The Balcony by Fiisberto Hernández, 1976
The magic trick:
Turning the literary analysis process in on itself
This story does a neat thing. It inverts the literary reading experience on itself. As good short-story-magic-trick connoisseurs, we likely take in this story and begin to analyze what the parasols might mean. We ask, What does the spider represent? We consider the balcony as an important metaphor.
But guess what? We’ve been beaten to the punch.
The woman in this story is doing the same thing. Life is a literary device for her. So it makes the reader’s instinct for analysis not only feel redundant but weird, if not foolish.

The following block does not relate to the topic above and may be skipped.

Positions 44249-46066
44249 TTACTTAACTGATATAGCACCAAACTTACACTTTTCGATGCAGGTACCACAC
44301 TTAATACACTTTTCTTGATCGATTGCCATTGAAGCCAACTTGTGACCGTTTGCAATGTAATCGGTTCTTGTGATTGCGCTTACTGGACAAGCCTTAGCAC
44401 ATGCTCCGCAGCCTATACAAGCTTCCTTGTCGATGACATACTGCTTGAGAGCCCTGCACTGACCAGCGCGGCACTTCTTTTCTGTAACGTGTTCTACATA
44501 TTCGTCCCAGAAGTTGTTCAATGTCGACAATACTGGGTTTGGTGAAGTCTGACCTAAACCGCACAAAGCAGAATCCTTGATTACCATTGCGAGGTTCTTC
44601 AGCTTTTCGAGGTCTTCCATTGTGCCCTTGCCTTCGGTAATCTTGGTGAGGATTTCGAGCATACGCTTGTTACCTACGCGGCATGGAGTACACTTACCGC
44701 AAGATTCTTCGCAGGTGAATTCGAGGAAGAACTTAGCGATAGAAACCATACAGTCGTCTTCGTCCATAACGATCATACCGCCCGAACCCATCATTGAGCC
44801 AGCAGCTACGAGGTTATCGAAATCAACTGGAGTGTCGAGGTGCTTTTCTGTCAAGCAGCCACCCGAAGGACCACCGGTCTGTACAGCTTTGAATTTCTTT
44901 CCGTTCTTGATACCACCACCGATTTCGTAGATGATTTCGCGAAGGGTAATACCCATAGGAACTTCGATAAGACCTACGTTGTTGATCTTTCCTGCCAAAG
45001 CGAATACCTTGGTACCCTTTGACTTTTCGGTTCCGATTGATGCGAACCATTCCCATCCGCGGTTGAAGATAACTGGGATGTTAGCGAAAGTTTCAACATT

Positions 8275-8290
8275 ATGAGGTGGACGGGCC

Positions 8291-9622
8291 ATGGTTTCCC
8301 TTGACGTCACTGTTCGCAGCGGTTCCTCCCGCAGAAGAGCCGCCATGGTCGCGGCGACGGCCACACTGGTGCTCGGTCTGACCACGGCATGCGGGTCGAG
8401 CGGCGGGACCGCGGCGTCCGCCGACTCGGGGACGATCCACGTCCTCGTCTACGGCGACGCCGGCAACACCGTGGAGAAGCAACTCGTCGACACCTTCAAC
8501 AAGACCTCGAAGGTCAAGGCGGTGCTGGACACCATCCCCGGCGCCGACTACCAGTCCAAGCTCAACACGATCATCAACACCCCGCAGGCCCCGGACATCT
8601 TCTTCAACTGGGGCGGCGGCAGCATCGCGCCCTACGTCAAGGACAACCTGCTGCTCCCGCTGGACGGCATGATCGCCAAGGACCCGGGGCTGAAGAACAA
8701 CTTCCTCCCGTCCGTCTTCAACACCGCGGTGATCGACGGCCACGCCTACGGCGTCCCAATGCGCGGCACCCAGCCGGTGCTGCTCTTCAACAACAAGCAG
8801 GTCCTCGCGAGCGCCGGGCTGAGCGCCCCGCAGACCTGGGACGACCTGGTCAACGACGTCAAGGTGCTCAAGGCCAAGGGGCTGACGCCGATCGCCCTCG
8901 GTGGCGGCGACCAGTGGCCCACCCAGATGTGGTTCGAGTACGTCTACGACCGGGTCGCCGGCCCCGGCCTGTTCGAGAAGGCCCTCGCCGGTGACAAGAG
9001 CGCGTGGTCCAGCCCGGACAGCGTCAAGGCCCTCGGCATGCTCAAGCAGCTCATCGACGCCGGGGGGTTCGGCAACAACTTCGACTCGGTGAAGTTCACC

And that’s quite a trick on Hernández’s part.
The poem was corny, but she seemed to have kept count of her syllables. She’d found an unexpected rhyme for “nightgown”: I would tell her it was fresh. Watching the old man, I had passed my tongue over my lower lip – but he was listening to his daughter. Now I began to feel the poem would never end. And then suddenly she rhymed “night” with “white” and it was over.
I sat there in serene contemplation, listening to myself, hoping to convey the impression that I was about to come up with something.
“I’m struck by the childish quality of the poem,” I began. “It’s very fresh and . . .”
The word “fresh” wasn’t out of my mouth when she started to say:
“I have another one . . .”
Subscribe to the Short Story Magic Tricks Monthly Newsletter to get the latest short story news, contests and fun.